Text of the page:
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Rules of Practice 1994 (S.R. 1994, No. 229)
Requested:  25 Jun 2017
Consolidated as at:  17 Mar 2006

Division 4 - Relationship and dealings between practitioner and client

10. Conduct of business

(1) A practitioner must do his or her best to complete a client's business –

(a) in a competent manner; and

(b) within a reasonable time.

(2) A practitioner must inform a client of all significant developments in that client's matter unless the client has instructed otherwise.

11. Disclosure of information and interest

(1) A practitioner must not disclose any information obtained in the course of handling a client's matter without the consent of the client other than to the administrator of a scheme relating to legal assistance in accordance with rule 16.
(2) A practitioner must disclose to a client –

(a) any interest that the practitioner has in any transaction in which he or she is acting for that client; and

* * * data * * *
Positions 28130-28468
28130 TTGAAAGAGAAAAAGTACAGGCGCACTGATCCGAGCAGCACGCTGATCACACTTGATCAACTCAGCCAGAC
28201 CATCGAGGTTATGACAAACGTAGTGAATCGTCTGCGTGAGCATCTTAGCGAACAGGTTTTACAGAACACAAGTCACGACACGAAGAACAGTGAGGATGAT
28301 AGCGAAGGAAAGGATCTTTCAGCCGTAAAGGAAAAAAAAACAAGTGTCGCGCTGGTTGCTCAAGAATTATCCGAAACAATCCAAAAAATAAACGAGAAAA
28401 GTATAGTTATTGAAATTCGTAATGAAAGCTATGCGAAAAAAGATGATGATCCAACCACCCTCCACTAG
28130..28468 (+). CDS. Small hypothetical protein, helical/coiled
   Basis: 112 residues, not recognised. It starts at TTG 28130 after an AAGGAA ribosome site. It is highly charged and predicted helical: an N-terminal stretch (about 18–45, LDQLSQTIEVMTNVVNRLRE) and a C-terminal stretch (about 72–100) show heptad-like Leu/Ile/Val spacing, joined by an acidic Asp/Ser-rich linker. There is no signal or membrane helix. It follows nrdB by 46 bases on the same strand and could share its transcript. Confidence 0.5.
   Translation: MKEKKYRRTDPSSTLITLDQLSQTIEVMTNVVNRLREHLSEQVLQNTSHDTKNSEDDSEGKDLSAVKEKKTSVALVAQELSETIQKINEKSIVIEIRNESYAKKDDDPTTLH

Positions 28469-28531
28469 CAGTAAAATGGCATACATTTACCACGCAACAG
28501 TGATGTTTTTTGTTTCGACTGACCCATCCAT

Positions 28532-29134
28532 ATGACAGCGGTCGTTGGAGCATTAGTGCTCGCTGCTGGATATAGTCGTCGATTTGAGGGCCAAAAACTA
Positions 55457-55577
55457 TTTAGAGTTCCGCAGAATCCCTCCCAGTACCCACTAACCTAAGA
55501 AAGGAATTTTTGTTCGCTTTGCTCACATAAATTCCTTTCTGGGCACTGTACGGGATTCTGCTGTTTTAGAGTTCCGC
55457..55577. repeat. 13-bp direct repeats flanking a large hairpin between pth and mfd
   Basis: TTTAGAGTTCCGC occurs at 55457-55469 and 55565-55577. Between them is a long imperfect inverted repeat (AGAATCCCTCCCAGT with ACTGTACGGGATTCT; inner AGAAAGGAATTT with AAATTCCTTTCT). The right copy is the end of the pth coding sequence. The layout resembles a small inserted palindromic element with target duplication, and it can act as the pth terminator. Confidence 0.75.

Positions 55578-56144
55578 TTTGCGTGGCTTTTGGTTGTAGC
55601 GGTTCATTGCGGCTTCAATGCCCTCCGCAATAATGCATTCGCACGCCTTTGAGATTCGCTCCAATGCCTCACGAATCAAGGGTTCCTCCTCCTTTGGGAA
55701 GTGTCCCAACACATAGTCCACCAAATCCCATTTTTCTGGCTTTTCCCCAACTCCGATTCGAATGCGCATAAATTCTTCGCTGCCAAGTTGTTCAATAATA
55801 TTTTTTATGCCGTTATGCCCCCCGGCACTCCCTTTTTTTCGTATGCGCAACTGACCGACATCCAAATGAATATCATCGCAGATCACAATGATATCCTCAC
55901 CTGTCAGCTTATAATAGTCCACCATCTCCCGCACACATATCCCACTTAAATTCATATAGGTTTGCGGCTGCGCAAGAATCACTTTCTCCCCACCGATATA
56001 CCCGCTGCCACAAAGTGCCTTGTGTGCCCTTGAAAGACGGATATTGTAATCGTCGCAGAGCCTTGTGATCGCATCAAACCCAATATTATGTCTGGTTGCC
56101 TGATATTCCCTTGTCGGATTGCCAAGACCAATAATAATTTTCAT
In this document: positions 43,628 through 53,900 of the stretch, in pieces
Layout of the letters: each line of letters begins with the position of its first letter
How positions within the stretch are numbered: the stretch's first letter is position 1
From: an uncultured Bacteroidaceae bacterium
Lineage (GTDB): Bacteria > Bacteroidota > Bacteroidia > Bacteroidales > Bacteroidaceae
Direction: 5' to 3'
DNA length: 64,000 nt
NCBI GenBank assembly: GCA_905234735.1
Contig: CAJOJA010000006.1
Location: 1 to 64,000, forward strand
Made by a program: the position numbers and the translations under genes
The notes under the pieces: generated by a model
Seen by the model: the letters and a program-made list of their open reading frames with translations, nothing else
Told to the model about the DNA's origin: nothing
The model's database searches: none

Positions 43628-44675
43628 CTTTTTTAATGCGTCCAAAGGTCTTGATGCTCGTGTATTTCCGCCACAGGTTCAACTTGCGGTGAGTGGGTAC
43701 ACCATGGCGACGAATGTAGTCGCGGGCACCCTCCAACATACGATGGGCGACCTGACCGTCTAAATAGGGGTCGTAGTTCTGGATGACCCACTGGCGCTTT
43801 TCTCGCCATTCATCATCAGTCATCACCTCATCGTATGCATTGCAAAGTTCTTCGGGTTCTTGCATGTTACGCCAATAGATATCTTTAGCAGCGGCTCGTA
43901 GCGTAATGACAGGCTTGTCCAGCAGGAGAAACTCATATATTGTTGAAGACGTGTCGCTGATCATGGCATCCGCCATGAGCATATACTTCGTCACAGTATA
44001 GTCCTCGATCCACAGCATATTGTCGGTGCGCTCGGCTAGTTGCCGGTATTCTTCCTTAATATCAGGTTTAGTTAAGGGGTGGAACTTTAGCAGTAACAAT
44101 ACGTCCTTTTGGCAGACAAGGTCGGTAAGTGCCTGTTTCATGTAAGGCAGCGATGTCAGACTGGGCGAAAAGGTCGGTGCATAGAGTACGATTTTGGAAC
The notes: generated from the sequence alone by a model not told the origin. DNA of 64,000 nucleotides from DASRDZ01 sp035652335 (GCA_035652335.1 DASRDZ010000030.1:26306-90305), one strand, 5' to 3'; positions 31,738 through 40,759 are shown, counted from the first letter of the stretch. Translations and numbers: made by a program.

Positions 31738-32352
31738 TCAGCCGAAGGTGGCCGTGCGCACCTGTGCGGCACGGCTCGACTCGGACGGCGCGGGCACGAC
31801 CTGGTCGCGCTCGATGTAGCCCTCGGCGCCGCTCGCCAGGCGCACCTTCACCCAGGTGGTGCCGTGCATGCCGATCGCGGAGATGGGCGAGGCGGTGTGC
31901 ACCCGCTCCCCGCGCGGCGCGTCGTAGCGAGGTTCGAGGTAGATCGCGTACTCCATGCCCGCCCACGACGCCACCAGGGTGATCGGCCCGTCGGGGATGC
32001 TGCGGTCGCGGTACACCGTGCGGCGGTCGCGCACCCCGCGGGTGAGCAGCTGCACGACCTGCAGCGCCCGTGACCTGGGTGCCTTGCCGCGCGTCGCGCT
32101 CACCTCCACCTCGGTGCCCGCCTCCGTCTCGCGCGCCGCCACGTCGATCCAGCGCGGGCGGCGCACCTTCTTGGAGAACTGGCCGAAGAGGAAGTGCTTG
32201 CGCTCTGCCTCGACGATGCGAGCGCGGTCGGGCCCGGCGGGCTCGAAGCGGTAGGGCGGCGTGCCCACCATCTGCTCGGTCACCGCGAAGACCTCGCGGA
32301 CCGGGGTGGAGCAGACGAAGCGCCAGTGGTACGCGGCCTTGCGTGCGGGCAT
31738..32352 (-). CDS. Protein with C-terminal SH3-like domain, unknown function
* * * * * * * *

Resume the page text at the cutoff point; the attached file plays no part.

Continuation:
(b) any matter which may reasonably be regarded as a conflict of interest on the part of the practitioner.

(3) Unless the client otherwise instructs, a practitioner must cease to act for a client if –

(a) that practitioner has an interest in the transaction in which the practitioner is acting for that client; and

(b) that interest is adverse to the interests of the client.

12. Acting for more than one party

(1) A practitioner may act for more than one party to any proceedings or transaction.
(2) A practitioner must not accept instructions from more than one party to any proceedings or transaction unless the practitioner is satisfied on reasonable grounds that –

(a) each of the parties is aware that the practitioner intends to act for another party or parties; and

(b) each of the parties is aware that as a result of acting for more than one party –

(i) the practitioner may be prevented from disclosing to any one of those parties the full knowledge that the practitioner has of matters relevant to the proceedings or transaction; and